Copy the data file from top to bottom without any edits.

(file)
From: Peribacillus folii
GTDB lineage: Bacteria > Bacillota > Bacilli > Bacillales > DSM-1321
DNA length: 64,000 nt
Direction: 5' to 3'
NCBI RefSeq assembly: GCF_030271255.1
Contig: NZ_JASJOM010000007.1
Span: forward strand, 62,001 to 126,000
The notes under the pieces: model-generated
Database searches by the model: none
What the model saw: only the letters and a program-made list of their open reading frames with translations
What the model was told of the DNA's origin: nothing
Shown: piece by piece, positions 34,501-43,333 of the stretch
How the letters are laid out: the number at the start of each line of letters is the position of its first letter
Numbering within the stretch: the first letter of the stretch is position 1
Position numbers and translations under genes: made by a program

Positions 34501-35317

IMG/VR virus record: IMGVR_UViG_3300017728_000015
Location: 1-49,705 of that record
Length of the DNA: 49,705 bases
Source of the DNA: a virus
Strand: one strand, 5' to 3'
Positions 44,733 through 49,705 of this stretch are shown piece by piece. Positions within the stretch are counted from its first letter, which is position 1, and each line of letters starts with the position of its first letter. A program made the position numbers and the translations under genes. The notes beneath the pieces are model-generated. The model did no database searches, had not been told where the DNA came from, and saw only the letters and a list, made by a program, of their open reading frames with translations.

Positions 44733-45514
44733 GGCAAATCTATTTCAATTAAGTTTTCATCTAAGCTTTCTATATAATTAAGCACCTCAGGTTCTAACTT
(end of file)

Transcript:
From: Peribacillus folii
GTDB lineage: Bacteria > Bacillota > Bacilli > Bacillales > DSM-1321
DNA length: 64,000 nt
Direction: 5' to 3'
NCBI RefSeq assembly: GCF_030271255.1
Contig: NZ_JASJOM010000007.1
Span: forward strand, 62,001 to 126,000
The notes under the pieces: model-generated
Database searches by the model: none
What the model saw: only the letters and a program-made list of their open reading frames with translations
What the model was told of the DNA's origin: nothing
Shown: piece by piece, positions 34,501-43,333 of the stretch
How the letters are laid out: the number at the start of each line of letters is the position of its first letter
Numbering within the stretch: the first letter of the stretch is position 1
Position numbers and translations under genes: made by a program

Positions 34501-35317

IMG/VR virus record: IMGVR_UViG_3300017728_000015
Location: 1-49,705 of that record
Length of the DNA: 49,705 bases
Source of the DNA: a virus
Strand: one strand, 5' to 3'
Positions 44,733 through 49,705 of this stretch are shown piece by piece. Positions within the stretch are counted from its first letter, which is position 1, and each line of letters starts with the position of its first letter. A program made the position numbers and the translations under genes. The notes beneath the pieces are model-generated. The model did no database searches, had not been told where the DNA came from, and saw only the letters and a list, made by a program, of their open reading frames with translations.

Positions 44733-45514
44733 GGCAAATCTATTTCAATTAAGTTTTCATCTAAGCTTTCTATATAATTAAGCACCTCAGGTTCTAACTT